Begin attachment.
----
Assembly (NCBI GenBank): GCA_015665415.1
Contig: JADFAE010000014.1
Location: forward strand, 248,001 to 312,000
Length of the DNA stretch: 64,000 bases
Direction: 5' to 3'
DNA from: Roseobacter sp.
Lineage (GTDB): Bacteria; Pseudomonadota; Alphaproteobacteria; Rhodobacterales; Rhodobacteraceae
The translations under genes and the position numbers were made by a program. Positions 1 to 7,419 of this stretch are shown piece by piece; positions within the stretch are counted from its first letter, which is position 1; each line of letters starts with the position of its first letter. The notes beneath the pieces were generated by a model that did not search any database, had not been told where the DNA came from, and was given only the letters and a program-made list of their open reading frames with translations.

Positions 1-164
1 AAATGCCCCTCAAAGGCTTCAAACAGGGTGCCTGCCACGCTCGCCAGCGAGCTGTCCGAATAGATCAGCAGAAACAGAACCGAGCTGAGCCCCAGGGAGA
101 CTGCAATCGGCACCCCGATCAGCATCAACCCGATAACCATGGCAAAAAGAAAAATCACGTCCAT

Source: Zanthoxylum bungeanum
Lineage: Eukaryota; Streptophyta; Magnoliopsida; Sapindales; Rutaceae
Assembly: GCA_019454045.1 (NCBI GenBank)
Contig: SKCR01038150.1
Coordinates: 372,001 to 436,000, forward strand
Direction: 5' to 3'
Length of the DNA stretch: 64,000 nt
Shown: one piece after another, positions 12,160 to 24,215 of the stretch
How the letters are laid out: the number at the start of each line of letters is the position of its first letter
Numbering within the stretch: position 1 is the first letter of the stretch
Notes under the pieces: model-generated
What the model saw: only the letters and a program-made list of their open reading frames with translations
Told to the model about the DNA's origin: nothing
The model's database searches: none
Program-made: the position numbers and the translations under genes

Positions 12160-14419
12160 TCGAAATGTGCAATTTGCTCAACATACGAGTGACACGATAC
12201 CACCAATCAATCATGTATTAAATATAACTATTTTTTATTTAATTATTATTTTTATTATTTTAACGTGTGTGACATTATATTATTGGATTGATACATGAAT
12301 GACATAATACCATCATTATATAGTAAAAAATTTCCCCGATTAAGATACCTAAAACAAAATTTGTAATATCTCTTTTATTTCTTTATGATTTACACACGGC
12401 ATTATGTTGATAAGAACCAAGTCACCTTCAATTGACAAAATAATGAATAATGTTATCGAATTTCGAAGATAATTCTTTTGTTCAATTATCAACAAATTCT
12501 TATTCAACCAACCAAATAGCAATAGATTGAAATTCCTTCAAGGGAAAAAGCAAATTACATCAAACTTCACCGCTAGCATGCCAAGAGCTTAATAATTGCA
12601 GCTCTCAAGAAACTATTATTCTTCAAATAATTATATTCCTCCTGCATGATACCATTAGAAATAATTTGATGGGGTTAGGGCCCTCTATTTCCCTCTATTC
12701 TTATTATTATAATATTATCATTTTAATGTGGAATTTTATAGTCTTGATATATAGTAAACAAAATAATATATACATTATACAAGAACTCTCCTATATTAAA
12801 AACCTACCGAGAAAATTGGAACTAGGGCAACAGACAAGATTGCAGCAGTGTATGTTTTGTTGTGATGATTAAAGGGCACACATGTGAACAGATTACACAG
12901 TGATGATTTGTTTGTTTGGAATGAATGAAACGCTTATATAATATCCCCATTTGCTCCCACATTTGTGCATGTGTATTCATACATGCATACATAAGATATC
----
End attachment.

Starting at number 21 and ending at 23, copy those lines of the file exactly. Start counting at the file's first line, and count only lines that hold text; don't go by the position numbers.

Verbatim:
Numbering within the stretch: position 1 is the first letter of the stretch
Notes under the pieces: model-generated
What the model saw: only the letters and a program-made list of their open reading frames with translations